Aidan Patrick O’Brien became the youngest trainer in Ireland when, at the tender age of 26, he accepted the job of succeeding the erstwhile Master of Ballydoyle, Vincent O’Brien, in 1996. However, as private trainer to Irish business magnate John Magnier and his Coolmore Stud associates, Michael Tabor and Derrick Smith – to whom, collectively, O’Brien affectionately refers as ‘the lads’ – he has enjoyed phenomenal success.


O’Brien quickly established himself as one of the leading trainers, not just in Ireland, but in the world. He became Irish Champion Flat trainer, in terms of prize money won, for the first time in 1999, with 102 winners and €2.02 million in total prize money and has retained the title in every season since. In 2017, he enjoyed his most successful season so far, in pecuniary terms, with €6.61 million in total prize money and broke the world record, previously held by the late Bobby Frankel, for Group 1 or Grade 1 winners in a single season, with 28. True to form, in 2018 he did better still, in monetary terms, with €6.81 million in total prize money and smashed another record, this time for the number of winners trained in an Irish Flat season, which previously stood at 139.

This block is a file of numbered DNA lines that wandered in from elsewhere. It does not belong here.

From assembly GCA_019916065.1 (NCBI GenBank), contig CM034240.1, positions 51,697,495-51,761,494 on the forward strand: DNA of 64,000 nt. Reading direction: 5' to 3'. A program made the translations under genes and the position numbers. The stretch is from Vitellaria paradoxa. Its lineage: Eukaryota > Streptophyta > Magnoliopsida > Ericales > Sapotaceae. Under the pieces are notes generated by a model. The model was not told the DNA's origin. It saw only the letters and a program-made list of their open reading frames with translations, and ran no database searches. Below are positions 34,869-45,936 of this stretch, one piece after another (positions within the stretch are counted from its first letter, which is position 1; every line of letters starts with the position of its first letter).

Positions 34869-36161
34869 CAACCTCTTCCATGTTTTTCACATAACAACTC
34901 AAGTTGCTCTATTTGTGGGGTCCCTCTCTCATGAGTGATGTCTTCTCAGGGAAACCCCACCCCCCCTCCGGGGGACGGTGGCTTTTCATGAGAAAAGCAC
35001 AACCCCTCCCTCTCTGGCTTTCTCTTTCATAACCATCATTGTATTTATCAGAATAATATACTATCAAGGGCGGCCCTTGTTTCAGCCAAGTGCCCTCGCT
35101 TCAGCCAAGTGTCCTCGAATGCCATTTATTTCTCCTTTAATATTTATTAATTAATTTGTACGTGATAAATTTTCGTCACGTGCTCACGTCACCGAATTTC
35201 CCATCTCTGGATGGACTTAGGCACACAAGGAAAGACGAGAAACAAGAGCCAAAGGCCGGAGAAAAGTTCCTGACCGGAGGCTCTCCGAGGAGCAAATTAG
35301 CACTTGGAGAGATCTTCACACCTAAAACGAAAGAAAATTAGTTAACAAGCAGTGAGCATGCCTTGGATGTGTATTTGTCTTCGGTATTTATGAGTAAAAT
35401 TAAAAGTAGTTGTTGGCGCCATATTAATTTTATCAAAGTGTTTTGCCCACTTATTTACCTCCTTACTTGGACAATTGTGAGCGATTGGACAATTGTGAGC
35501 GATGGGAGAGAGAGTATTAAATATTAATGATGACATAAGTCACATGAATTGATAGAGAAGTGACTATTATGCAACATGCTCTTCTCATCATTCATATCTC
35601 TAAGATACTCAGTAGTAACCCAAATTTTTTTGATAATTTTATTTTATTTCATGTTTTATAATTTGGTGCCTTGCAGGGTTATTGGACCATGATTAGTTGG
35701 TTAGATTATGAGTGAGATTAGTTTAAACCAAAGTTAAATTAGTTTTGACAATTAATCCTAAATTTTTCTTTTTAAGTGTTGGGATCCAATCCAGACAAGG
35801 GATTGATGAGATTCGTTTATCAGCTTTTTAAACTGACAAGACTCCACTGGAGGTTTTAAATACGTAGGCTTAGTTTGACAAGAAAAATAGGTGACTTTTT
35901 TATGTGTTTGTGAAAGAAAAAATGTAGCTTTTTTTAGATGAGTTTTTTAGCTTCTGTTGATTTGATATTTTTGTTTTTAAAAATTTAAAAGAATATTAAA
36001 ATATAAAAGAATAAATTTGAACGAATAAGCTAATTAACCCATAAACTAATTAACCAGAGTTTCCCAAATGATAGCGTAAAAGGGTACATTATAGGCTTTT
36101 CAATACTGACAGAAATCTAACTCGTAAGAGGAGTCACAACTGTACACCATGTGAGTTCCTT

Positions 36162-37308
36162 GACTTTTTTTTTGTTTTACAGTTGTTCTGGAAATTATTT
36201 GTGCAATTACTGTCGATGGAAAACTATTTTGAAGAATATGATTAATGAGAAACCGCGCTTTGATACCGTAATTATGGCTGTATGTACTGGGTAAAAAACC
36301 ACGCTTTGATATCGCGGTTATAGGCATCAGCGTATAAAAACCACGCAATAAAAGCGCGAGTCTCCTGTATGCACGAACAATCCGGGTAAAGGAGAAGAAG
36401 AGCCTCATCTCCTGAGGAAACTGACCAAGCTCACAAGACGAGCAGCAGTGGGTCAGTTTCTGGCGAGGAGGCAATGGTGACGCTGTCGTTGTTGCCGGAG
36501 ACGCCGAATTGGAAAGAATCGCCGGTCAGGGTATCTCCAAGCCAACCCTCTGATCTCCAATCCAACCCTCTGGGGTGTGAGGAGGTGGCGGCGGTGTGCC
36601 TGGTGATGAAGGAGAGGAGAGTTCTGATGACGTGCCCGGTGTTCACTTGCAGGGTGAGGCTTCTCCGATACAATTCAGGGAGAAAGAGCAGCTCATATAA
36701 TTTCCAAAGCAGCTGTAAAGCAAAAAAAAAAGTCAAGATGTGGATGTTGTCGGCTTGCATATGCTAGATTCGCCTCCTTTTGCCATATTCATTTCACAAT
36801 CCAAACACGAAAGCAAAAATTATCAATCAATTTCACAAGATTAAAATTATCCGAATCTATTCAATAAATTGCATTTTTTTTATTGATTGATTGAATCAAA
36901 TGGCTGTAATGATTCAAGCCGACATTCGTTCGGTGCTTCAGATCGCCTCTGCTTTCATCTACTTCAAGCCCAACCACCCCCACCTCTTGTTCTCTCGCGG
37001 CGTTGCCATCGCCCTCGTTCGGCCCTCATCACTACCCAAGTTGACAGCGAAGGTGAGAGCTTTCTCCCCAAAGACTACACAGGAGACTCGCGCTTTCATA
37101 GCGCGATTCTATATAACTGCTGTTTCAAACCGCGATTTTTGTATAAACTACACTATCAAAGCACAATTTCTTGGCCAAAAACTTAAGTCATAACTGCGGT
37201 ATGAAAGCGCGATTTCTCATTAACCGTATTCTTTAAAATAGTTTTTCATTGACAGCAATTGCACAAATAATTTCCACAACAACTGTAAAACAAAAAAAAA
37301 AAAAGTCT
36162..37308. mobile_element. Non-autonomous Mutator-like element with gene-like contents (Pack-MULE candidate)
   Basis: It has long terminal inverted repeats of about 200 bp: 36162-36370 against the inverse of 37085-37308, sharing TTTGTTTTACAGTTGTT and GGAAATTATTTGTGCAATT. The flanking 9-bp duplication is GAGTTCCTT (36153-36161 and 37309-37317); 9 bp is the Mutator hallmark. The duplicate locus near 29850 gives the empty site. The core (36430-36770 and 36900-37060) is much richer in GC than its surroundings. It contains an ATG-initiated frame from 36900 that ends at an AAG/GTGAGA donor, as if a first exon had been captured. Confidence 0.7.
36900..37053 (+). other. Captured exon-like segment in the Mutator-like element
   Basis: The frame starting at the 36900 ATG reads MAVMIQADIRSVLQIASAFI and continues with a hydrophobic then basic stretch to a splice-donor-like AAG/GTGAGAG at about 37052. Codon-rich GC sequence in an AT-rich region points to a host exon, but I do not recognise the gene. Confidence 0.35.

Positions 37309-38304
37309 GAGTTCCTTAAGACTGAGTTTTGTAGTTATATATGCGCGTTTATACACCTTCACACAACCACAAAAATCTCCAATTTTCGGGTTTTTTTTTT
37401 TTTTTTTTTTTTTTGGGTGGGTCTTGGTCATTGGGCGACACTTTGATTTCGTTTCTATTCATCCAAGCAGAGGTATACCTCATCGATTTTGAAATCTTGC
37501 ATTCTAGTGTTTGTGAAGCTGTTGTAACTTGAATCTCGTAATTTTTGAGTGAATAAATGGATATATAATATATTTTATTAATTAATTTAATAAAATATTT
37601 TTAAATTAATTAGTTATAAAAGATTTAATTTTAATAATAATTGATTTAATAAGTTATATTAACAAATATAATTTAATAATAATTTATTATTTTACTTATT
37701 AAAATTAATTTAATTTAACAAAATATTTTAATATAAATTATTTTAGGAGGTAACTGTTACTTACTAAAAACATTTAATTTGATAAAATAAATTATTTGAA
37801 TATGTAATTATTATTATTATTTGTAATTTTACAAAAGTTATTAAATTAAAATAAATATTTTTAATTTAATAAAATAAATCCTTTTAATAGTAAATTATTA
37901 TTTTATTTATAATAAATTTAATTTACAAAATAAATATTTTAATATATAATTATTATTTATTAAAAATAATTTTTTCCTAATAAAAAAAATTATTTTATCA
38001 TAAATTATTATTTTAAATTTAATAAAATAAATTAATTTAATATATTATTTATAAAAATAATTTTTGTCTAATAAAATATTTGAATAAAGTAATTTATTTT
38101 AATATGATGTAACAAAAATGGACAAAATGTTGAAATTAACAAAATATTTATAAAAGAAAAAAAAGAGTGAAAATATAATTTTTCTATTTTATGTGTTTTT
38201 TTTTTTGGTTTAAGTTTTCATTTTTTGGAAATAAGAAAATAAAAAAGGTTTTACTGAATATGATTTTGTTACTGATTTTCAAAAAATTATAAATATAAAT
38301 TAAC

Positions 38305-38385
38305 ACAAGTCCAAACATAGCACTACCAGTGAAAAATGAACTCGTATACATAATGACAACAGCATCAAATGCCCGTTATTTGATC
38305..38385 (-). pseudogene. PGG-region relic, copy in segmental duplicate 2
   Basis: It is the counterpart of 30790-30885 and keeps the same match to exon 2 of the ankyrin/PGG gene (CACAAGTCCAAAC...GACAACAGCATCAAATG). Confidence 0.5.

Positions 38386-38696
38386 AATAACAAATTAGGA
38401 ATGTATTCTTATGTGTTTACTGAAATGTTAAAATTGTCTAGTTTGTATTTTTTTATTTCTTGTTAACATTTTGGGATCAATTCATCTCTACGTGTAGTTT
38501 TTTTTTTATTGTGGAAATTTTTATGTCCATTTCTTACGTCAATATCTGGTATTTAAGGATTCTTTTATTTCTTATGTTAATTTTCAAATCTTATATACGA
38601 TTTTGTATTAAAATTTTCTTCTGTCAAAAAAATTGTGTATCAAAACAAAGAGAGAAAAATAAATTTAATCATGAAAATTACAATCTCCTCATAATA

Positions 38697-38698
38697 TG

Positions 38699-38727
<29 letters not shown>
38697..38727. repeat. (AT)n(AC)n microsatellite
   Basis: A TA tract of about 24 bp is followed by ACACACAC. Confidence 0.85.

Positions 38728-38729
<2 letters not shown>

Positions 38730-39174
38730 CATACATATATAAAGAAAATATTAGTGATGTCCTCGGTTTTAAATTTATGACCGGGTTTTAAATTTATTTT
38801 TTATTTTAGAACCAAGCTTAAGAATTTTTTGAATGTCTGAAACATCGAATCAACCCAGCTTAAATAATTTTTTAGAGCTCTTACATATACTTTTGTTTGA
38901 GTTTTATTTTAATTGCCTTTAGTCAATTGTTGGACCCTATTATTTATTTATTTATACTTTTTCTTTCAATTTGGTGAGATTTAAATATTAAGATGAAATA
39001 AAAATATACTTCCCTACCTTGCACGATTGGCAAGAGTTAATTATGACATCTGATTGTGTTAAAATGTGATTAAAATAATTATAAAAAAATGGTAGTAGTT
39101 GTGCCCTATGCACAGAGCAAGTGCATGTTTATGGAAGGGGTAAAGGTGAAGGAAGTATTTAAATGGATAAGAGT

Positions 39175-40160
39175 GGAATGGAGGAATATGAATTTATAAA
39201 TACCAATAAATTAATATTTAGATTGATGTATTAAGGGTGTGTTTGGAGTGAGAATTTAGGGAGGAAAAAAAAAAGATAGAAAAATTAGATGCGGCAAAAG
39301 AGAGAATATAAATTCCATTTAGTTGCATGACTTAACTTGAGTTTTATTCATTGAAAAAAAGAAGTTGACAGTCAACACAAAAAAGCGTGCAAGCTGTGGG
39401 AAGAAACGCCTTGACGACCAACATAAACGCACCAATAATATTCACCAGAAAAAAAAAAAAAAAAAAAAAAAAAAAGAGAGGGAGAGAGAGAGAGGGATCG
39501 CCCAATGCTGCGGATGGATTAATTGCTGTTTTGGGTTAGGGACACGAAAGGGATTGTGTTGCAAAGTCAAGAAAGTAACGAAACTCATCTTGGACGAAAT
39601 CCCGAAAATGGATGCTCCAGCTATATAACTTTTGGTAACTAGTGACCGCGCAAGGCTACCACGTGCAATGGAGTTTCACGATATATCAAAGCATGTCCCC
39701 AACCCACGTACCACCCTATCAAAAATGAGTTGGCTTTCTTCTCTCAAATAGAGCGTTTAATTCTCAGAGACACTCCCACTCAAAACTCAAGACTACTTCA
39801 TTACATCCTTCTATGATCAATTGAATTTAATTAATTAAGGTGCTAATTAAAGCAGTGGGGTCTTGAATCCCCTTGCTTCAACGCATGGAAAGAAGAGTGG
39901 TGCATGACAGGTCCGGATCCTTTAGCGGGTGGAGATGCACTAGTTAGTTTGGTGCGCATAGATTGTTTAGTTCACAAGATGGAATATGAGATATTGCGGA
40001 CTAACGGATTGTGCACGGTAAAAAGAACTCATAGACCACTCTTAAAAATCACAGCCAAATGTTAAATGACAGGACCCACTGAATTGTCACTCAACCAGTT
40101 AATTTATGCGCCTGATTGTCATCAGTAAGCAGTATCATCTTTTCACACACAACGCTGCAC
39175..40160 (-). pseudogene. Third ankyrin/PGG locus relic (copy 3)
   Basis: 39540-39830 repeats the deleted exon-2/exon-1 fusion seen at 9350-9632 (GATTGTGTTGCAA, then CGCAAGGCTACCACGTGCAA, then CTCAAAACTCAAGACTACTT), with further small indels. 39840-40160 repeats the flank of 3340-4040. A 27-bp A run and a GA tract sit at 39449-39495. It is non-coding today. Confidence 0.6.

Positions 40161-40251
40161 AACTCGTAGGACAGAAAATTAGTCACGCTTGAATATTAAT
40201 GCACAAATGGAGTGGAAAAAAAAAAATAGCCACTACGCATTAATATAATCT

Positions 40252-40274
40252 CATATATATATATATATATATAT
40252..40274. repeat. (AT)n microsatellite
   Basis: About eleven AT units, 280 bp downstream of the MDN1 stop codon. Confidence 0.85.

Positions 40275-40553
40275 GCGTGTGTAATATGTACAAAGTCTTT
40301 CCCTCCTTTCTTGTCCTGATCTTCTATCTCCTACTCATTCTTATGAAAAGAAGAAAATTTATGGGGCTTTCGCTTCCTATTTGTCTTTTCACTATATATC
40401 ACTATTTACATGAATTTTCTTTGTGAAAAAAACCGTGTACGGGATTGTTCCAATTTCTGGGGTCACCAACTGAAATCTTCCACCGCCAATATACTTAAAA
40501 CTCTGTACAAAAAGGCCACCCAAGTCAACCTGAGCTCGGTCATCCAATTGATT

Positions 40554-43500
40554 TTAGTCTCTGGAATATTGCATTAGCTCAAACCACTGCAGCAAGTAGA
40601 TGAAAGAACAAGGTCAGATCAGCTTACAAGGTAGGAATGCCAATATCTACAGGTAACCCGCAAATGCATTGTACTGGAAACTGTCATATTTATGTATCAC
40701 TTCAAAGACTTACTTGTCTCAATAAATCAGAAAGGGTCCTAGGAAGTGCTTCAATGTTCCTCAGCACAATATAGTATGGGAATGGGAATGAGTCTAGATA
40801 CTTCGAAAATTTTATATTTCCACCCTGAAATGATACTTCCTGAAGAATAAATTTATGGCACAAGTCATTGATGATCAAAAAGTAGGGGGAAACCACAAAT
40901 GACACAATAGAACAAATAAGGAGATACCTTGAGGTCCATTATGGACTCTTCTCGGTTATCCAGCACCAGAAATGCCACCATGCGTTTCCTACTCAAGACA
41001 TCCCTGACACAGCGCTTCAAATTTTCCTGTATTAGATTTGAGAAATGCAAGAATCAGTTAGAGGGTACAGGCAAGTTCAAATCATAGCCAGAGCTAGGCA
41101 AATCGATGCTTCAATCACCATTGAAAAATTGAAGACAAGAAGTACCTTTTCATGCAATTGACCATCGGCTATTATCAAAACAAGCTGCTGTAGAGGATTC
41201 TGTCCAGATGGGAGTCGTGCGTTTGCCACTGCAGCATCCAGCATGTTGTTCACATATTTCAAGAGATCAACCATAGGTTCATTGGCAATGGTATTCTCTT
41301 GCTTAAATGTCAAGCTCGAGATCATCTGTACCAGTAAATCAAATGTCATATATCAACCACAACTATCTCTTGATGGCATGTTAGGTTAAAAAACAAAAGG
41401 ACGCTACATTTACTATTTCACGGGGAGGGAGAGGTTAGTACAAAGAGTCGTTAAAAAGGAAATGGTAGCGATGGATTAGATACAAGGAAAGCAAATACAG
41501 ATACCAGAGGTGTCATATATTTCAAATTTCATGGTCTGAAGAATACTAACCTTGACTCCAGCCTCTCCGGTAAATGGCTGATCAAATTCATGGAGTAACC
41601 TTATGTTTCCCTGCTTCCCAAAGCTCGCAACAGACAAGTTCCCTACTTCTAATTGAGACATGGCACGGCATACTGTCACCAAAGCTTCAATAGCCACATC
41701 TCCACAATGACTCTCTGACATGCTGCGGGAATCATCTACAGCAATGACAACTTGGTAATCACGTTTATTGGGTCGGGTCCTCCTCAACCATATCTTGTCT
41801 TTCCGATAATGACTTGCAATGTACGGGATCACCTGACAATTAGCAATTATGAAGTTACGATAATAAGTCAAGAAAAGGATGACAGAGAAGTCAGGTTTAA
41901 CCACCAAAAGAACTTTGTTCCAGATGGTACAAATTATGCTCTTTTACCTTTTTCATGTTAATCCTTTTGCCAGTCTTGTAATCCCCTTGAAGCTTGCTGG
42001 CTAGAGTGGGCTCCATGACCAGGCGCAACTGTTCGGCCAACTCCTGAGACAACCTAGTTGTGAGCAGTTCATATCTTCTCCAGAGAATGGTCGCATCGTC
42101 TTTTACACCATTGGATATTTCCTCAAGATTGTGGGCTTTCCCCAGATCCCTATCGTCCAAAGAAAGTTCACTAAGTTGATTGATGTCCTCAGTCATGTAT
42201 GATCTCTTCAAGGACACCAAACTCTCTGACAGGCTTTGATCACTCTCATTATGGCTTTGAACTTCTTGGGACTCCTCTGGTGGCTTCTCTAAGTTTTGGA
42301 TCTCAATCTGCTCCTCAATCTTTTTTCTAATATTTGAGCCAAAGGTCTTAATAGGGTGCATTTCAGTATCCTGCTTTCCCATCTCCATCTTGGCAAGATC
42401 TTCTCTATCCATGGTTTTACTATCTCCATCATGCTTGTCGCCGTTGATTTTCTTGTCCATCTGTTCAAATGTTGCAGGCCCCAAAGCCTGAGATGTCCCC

All in all, O’Brien has saddled over 300 Group 1 winners, obviously far too many to mention individually, but he has also been British Champion Flat trainer on six occasions, in 2001, 2002, 2007, 2008, 2016 and 2017, and has an enviable record in British Classic races. His total haul of 32 victories is made of nine in the 2,000 Guineas, four in the 1,000 Guineas, six in the Derby, seven in the Oaks and six in the St. Leger. At the time of writing, he is also the third most successful trainer in the history of the Breeders’ Cup with 12 winners to his name, while other worldwide victories include the Cox Plate, Canadian International, Prix de l’Arc de Triomphe, Hong Kong Vase and Arlington Million, to name but a few.

Mark Johnston

Mark Johnston is a Scottish horse trainer based in North Yorkshire. Unlike some well known trainers he had no prior career as jockey and instead made moves to become a horse trainer following completing his Vetinary degree in Glasgow. It has been his plan since the age of 14. Johnston’s Father owned horses, and this is often cited as his initial point of interest in both horses and racing.